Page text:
MHM September 2019

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The September issue of Military History Matters, the British military history magazine, is now on sale.

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In this issue:

Special: The Seven Days, 1862

The course of the American Civil War could have been entirely different. In a series of bloody battles fought from 25 June to 1 July 1862, General George McClellan and General Robert E Lee pitted their armies against each other. Our special this month delves into this pivotal action. In our first feature, MHM Editor Neil Faulkner surveys the grand strategy of the Peninsula Campaign. In our second, Jeffrey James analyses the cut and thrust of the Seven Days’ battles.

On the Cover: Defeating the Kaiser’s U-boats

David Porter reports on Britain’s victory in the first ‘Battle of the Atlantic’, 1914-1918.

The Battle of Ramadi, 1917

Paul Knight looks back on the battle that broke the Ottoman resistance in Mesopotamia during the First World War.

Winning the air war, 1942

Warren Gray relives the courageous exploits of a Czech RAF pilot who turned the tide of aerial conflict in 1942.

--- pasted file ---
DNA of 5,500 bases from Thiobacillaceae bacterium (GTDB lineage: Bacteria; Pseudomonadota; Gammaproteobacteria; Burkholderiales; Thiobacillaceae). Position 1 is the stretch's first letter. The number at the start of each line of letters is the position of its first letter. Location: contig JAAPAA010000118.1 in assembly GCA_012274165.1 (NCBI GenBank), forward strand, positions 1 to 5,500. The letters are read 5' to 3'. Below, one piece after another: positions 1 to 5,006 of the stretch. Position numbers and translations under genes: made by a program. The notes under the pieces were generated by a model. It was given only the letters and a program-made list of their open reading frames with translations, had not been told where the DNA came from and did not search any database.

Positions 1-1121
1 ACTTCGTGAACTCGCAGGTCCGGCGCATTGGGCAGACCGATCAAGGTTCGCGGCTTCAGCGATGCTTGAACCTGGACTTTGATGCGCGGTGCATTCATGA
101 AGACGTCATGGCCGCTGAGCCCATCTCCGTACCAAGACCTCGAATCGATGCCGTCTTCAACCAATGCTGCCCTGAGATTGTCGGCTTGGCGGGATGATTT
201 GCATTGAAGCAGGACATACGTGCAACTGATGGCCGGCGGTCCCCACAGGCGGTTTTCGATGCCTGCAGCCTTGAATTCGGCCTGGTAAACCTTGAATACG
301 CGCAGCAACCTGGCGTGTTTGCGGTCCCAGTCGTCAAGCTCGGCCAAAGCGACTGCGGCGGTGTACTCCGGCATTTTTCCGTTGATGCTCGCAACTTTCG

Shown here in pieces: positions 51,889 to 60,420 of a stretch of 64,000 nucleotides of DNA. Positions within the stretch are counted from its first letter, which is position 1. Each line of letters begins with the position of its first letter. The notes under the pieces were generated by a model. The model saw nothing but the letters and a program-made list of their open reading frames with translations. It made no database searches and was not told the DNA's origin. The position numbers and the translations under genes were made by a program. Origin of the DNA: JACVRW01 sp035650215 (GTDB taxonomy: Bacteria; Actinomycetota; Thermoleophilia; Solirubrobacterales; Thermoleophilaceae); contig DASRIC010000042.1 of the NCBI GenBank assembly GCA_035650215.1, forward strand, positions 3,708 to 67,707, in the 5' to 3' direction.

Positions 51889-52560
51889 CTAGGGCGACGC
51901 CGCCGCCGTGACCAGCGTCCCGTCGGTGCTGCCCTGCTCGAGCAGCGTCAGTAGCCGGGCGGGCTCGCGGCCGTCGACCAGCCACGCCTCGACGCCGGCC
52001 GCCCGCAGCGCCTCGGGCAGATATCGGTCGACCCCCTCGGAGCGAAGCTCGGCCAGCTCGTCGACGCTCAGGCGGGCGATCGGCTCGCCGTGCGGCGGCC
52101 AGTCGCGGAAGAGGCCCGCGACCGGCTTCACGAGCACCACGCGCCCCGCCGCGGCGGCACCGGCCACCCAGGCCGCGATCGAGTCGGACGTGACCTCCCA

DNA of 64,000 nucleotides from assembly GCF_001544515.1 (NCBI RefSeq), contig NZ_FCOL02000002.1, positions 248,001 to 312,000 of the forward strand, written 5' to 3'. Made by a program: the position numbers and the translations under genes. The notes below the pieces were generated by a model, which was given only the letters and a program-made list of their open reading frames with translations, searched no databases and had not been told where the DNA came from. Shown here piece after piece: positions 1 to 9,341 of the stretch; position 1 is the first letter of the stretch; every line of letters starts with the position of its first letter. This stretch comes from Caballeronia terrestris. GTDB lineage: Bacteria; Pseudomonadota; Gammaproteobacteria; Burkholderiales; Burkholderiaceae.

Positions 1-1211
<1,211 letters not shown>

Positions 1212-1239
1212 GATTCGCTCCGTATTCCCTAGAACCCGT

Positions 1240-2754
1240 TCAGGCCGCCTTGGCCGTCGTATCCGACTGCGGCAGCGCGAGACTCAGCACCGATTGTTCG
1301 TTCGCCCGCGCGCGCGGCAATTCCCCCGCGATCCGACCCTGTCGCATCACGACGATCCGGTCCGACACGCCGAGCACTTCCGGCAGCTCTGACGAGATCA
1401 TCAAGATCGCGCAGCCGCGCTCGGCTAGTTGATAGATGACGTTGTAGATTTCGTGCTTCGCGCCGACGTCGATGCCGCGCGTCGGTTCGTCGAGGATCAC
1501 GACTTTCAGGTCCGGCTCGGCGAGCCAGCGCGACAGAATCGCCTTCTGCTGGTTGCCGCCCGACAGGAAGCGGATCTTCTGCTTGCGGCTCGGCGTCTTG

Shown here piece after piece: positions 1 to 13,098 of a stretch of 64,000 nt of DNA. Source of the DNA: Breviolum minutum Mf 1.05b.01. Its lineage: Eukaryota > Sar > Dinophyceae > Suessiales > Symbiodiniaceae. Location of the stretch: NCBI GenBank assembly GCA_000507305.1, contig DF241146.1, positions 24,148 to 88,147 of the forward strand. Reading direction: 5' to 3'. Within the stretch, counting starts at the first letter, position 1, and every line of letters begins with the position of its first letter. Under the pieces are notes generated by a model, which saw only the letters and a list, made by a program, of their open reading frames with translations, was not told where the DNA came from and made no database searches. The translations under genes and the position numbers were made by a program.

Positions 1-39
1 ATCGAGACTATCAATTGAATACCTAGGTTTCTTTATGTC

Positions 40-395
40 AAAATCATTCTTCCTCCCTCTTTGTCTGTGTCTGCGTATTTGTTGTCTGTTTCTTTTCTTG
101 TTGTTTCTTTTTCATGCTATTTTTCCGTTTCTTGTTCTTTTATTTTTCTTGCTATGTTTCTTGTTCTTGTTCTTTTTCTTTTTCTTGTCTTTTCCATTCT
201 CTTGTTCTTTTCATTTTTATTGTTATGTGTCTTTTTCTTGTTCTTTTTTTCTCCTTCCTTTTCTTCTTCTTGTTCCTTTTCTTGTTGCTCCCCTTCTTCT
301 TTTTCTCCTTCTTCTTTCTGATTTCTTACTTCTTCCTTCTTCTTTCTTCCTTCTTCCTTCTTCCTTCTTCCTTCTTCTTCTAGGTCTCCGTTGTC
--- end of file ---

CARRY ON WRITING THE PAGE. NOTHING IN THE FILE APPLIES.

Sideshow: Gill’s War

David Savage explores the history behind the curious death of Flight-Sergeant Jones.

Also in this issue:

War on Film; War Culture, Behind the Image, Book Reviews; Museum Review; Event Listings; Competitions; and much more.

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From the editor

MHM Editor Dr Neil Faulkner

What is the role of the general in the outcome of war? Opinion varies. Some – like Tolstoy in War and Peace – argue there are tides in human history that individuals are powerless to control. Others – including many biographers of great commanders – argue that generalship can be decisive.

Our special feature this issue looks at an interesting case study: the Seven Days Battle of 25 June-1 July 1862 during the American Civil War. We put a strong case for the overriding importance of the two commanders-inchief, one a master of war, the other doomed to defeat by his own insecurity and lack of will.

We also take a close look at two very different First World War campaigns. Paul Knight re-examines British generalship in Mesopotamia in 1917 and discovers a sharp learning-curve. David Porter analyses the changing technology of anti-submarine warfare between 1914 and 1918.

Aviation features in two Second World War stories. Warren Gray explores the development of night-fighter operations through the career of Czech ace Karel ‘Kut’ Kuttelwascher, while David Savage uncovers the truth behind a mysterious wartime photograph of a POW burial.

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